Another aspect of the invention is the ability to limit the location of the plated materials to selected areas of the parts. We have found, for example, that tin will readily migrate once it forms a liquid, and that plating an entire part with tin can be undesirable since tin may come into contact with the membrane at other areas besides the sealing surfaces. When this occurs, the tin will alloy with the membrane and the flux will be compromised. Therefore in areas where the tin is proximal to the membrane, it is limited to the perimeter or sealing areas. This is accomplished by coating the parts with a solvent-based plating barrier which is removed after the plating process. Likewise, it could also be possible to plate the entire part, and etch the plating off certain areas by coating the parts selectively with an acid dip barrier. While both methods work, we have found the former method to be the preferred embodiment.
The invention addresses the shortcomings of the prior art by making it possible to form purifiers with excellent sealing properties, while limiting the fabrication temperature required to form the seals.
The above and other objects, features, and advantages of the present invention will become more apparent from the following detailed description taken with respect to the accompanying drawings in which:
Referring to the drawings, a general illustration of hydrogen purifier parts, prior to assembly, as applied to the present invention is shown in
Hydrogen permeable membrane 4 is aligned with the perimeter of raffinate plate 2, forming pressurized mixed gas enclosure 5. Mixed gas exiting pressurized mixed gas enclosure 5 exits via mixed gas exit passage 8, defined by aligning passages consisting of hole 8 a in upper end plate 1 and hole 8 b in raffinate plate 2. Membrane sealing interface 6 is defined by adjacent surfaces of raffinate plate 2 and hydrogen permeable membrane 4.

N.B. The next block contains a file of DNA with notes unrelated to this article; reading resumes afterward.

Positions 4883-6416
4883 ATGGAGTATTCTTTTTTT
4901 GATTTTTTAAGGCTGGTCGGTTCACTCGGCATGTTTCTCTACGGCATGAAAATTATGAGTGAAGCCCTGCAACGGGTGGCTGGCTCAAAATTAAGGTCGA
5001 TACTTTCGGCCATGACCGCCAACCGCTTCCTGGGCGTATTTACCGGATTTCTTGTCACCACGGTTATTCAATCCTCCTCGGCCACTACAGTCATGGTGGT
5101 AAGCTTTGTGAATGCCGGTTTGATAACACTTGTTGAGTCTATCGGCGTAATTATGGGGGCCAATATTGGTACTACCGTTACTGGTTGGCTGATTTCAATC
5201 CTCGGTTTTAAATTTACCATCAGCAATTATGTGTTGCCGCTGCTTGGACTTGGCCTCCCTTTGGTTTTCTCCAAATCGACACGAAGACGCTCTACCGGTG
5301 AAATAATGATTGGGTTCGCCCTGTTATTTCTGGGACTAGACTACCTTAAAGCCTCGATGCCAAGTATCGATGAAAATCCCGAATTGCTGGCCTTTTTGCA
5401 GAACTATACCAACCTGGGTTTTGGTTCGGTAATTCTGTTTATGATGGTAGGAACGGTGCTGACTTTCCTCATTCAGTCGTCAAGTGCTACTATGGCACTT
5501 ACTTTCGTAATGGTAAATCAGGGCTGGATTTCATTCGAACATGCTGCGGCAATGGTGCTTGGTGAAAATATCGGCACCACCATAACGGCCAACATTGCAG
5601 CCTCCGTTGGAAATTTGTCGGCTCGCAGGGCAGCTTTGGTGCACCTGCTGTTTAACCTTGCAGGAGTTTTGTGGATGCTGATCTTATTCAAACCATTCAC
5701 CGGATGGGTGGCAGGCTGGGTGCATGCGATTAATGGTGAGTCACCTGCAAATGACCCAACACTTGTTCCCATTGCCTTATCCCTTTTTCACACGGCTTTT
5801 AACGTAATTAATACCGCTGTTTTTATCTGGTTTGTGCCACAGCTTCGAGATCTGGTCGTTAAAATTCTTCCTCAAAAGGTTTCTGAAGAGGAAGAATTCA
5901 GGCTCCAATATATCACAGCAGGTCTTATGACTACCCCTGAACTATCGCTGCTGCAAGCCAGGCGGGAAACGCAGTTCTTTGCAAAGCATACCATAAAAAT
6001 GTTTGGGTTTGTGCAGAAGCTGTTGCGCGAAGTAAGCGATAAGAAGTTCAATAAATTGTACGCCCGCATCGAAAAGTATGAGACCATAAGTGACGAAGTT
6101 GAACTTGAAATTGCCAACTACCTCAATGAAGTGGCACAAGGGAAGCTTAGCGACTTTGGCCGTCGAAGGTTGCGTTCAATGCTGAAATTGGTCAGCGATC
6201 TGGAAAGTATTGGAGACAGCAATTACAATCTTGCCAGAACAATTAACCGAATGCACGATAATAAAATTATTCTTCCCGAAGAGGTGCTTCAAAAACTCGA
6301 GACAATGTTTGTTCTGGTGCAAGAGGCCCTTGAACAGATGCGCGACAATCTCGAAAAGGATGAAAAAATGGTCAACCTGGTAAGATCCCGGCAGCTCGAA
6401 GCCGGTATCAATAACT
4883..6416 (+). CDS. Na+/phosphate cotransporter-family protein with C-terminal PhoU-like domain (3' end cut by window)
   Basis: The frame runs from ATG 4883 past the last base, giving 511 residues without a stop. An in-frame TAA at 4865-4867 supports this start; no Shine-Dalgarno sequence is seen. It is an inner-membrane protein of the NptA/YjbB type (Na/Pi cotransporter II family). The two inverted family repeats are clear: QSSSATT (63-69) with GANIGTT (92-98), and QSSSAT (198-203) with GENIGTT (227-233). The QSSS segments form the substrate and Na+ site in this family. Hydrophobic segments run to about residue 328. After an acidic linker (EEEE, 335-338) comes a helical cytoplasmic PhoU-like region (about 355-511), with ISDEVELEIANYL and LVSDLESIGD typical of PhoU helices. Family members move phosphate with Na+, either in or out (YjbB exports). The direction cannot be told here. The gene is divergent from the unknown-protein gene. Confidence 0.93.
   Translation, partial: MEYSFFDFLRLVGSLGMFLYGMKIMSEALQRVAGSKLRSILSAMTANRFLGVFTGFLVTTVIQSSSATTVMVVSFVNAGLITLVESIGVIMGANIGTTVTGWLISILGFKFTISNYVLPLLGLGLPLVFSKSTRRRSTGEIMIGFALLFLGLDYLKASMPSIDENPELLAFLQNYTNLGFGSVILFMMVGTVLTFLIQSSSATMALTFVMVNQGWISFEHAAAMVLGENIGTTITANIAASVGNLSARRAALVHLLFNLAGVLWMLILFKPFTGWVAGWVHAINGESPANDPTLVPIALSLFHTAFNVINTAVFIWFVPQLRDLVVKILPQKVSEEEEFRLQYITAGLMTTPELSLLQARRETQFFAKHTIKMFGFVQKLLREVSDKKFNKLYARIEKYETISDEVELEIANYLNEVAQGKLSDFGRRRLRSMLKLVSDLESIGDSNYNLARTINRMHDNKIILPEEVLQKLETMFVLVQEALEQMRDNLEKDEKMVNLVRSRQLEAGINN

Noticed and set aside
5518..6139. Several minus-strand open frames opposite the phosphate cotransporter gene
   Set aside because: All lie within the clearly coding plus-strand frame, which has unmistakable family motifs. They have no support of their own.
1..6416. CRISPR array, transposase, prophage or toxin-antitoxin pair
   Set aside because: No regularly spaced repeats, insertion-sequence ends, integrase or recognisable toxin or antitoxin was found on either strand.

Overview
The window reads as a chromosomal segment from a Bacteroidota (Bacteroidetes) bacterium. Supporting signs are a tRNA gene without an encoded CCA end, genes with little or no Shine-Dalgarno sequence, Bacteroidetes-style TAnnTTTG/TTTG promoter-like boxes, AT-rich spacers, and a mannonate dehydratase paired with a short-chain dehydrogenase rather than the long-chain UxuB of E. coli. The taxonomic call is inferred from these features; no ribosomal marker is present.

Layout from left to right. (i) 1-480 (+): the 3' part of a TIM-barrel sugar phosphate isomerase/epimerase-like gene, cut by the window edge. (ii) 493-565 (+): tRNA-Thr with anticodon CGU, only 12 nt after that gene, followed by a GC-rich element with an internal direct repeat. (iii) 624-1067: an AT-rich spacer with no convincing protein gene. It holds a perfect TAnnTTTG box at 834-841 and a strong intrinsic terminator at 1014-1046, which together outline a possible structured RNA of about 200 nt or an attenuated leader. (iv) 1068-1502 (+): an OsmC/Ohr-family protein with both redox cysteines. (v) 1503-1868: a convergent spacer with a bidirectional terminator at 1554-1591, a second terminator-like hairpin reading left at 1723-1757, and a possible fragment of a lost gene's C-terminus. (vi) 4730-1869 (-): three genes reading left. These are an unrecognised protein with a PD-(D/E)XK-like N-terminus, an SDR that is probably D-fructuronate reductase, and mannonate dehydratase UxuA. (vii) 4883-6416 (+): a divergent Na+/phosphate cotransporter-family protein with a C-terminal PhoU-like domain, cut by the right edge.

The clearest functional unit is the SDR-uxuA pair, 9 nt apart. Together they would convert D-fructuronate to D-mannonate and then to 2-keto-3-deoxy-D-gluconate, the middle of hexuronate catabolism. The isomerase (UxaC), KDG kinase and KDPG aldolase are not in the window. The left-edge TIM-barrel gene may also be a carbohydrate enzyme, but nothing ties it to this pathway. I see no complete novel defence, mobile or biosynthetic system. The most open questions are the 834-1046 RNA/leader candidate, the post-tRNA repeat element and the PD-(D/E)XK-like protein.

Hydrogen permeable membrane 4 is adjacent to and supported by selectively etched screen 9, preferably made of stainless steel, and lower membrane sealing interface 10 is defined by adjacent surfaces of hydrogen permeable membrane 4 and selectively etched screen 9. Hydrogen collector plate 11 is adjacent to selectively etched screen 9, and permeate sealing interface 12 is defined by their adjacent surfaces at the perimeter. Permeate enclosure 13, receives hydrogen from hydrogen permeable membrane 4. Hydrogen entering permeate enclosure 13 will then freely travel to hydrogen exit path 14 through interconnecting passages in permeate enclosure 13 (not shown). Hydrogen exit path 14 consists of aligning passages comprised by hydrogen collector plate hole 14 a and lower end plate hole 14 b. Lower end plate 14 resides adjacent to hydrogen collector plate 11, defining a lower end plate sealing interface 16 between the members.
For permeate sealing interface 12 (
Lower membrane sealing interface 10 will seal by forming a diffusion bond between hydrogen permeable membrane 4 and selectively etched screen 9. Selectively etched screen 9 may also be plated with materials such as gold or other material (not shown) to facilitate this bond. Permeate seal 12 b will form an alloy both joining and sealing selectively etched screen 9 and hydrogen collector plate 11. Lower end plate seal 16 b will form an alloy both joining and sealing lower end plate 15 and hydrogen collector plate 11. Permeate seal 12 b and lower end plate seal 16 b will prevent gas leakage from permeate enclosure 13 (
For permeate sealing interface 12 (
In order to prevent surface and perimeter corruption of hydrogen permeable membrane 4, membrane sealing interface coating 6 a and permeate seal coating 12 a can be isolated from hydrogen permeable membrane 4. Selectively etched screen 9 may be formed such that it has a solid metal perimeter.
Other physical arrangements and coating combinations can be envisioned by those skilled in the art. For example, it is typically desirable to fabricate the hydrogen purifiers where multiple hydrogen permeable membranes may be used. In such a case, the mixed gas inlet and outlet passageways, as well as the permeated hydrogen exits are modified so that multiple units may be stacked together without occluding the entrance and exit of gases at the purifier. In another example, it may be desirable for the larger vessel, shown as pressurized enclosure 19 in